Toilets are few and far between.
The thought of not being able to find a toilet when you’re travelling, can add unnecessary stress which in turn means your digestive system comes to a halt. Long, overnight bus rides and all-day boat trips both pose the question: but what if I need the loo?
How to deal with it: Find out ahead of time whether your bus or boat has a loo. If not (or if you can’t find out beforehand), learning the local terminology for “I need the bathroom” will be a huge help. Most bus or taxis drivers will pull over at the next available place to stop and if you’re in luck – there might be an actual toilet there! If not, be prepared to find a tree or building to ‘pop a squat’ behind. I’m not condoning public peeing or pooping, but again – if you have to go, it’s best not to hold on. Most boats have toilets on board, however smaller boats and water taxis do not. Try to use the loo before boarding and book shorter trips if you know it’s going to be difficult for you to be without a toilet for any length of time.
When the only option is to go outdoors.
Toilet-ing in public is a big no-no pretty much everywhere in the world, but sometimes out in nature – for example, when hiking or on safari – it’s the only option. Being prepared is crucial, so BYO paper and hand sanitizer, but most importantly – leave nothing behind but human waste.
How to deal with it: Check your surroundings before you go. Are you in a location that is frequented by picnic-goers and sightseers? If so, maybe choose a less popular spot. Is there a steep drop off, lose ground or stinging nettles right where you plan to go potty? Choose somewhere stable and safe – the last thing you want is to disappear off the edge of a cliff all in the name of popping a squat. On that note – check that there is no wildlife nearby. New Zealand may be safe in that respect, but other countries are not. Bears, mountain lions, buffalo and monkeys, to name a few, are territorial and will react defensively if they feel threatened. I had an interesting experience taking a ‘bush pee’ in Africa, where I couldn’t help but sense eyes on me as I did my business. When we checked our motion-sensor cameras the next day, we discovered a big female leopard had wandered past and checked out my pee spot, pretty much just after we’d driven off! My guide explained that she may have sniffed out my pee and gone to check out whether it was a threat or not. Yikes!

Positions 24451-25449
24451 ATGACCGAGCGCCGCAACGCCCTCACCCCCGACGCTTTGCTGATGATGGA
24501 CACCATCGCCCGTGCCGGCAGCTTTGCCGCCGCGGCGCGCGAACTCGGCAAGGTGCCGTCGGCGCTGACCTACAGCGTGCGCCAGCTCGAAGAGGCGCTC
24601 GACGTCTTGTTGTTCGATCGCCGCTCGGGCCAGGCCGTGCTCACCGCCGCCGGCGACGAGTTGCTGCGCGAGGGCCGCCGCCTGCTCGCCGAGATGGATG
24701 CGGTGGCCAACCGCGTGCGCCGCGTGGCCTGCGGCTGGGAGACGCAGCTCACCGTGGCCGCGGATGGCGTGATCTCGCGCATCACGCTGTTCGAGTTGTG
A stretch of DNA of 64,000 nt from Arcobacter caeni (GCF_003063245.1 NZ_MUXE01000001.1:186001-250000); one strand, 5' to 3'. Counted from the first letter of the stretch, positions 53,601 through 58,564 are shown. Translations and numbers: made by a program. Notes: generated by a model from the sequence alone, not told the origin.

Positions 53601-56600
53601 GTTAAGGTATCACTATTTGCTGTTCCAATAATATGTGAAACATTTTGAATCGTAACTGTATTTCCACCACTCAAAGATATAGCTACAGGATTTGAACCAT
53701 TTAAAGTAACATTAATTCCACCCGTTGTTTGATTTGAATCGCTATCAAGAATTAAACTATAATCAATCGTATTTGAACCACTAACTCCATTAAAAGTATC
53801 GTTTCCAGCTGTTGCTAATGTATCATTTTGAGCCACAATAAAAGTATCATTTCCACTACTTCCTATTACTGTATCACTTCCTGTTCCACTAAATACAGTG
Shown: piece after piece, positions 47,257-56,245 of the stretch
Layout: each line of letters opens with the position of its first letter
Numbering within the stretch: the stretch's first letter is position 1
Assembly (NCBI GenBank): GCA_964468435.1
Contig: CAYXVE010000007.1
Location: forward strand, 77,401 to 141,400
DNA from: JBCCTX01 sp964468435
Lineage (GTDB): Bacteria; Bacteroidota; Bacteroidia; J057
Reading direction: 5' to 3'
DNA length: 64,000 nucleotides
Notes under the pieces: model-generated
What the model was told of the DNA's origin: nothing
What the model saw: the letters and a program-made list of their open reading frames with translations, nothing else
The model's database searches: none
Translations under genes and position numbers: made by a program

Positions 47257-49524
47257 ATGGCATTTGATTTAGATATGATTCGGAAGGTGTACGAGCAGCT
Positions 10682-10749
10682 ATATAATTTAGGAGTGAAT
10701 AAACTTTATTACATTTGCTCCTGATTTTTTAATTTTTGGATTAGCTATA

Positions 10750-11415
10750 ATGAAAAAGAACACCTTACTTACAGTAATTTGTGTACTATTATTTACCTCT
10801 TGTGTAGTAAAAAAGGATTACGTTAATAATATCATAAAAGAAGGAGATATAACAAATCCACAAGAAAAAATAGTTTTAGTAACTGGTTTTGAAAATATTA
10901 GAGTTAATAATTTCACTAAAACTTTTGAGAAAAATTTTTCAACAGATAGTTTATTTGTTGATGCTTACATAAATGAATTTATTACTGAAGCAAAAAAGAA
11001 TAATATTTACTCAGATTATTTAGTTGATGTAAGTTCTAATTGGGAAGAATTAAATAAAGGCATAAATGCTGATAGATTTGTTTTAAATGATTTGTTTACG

It’s important to remember, in any travel toilet situation you find yourself in, it’s likely someone else has been there before you – both literally and figuratively. We’re all human and the sooner you can accept that using the loo while you’re on your latest adventure is par for the course, the better. Happy travel pooping!
Kerrie Morgan is a content writer, copywriter and sub editor, passionate about travel and sharing her travel experiences.
Read more at; https://www.kerriemorgancreative.com